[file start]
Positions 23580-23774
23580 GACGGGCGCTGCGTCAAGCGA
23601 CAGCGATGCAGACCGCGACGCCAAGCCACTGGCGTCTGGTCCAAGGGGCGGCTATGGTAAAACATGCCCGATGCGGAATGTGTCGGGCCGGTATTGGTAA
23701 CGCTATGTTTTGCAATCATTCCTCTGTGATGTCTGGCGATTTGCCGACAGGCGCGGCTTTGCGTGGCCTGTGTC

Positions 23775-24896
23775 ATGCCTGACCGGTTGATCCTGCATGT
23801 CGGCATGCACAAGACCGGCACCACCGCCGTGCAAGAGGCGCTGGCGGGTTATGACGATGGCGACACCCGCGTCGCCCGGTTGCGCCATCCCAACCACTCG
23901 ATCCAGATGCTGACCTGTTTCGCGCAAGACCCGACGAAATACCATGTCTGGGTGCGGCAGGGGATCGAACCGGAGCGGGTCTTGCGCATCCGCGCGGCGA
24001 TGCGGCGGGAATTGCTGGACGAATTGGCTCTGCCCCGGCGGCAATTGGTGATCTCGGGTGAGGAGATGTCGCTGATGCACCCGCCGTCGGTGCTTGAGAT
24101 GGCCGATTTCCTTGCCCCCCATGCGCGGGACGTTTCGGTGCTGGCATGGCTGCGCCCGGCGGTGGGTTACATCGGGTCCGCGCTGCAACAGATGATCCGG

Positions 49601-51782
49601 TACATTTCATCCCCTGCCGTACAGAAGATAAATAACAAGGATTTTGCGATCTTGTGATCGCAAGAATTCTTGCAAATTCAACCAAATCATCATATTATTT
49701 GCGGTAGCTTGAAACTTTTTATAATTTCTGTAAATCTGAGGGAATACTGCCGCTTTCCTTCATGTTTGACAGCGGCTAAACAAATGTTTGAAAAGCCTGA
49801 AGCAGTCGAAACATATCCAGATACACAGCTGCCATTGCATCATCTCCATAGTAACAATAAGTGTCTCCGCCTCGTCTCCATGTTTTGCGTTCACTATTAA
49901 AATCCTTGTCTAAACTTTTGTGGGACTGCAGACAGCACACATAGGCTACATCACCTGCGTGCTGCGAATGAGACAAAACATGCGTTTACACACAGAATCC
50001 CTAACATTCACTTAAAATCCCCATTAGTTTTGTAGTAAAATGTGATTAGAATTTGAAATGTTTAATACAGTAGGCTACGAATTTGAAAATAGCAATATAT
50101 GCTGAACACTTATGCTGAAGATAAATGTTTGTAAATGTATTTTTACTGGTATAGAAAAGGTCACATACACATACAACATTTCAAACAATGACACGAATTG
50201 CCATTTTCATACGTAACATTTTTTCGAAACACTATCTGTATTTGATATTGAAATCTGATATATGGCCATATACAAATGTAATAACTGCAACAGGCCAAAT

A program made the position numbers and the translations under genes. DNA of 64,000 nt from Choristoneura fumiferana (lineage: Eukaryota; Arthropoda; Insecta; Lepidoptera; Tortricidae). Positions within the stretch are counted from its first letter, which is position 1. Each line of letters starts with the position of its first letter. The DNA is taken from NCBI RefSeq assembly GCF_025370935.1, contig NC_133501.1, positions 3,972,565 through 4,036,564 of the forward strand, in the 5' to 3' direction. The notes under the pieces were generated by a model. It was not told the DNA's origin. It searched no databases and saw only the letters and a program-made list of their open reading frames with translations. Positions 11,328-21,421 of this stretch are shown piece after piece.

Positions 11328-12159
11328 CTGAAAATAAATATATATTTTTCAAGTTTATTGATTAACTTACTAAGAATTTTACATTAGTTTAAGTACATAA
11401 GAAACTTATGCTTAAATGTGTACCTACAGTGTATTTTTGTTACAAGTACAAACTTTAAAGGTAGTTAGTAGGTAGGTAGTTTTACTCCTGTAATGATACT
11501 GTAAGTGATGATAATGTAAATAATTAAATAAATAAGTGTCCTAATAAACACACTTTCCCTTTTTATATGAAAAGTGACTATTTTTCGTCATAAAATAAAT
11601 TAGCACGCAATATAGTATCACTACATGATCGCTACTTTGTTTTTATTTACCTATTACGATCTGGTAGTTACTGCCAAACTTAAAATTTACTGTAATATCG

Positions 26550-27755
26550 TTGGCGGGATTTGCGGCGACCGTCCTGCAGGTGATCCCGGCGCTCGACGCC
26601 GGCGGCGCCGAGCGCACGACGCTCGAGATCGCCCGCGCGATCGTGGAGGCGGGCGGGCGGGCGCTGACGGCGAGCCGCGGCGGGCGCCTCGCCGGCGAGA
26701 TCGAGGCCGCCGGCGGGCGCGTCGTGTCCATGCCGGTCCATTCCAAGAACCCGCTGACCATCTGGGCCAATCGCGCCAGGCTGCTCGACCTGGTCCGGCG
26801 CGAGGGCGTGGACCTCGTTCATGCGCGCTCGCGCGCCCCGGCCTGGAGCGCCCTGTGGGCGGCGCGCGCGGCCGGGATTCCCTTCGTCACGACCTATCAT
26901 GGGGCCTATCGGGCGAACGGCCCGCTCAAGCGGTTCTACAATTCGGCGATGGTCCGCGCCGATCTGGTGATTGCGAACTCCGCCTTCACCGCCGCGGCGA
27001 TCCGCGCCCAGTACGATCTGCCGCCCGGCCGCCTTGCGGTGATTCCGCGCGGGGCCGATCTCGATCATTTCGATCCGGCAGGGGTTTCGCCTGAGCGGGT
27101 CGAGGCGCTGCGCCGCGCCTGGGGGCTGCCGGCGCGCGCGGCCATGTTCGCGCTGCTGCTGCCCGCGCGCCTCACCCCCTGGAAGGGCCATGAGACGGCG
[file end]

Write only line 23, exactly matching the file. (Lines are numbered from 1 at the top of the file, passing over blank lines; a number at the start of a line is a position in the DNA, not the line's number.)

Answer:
11501 GTAAGTGATGATAATGTAAATAATTAAATAAATAAGTGTCCTAATAAACACACTTTCCCTTTTTATATGAAAAGTGACTATTTTTCGTCATAAAATAAAT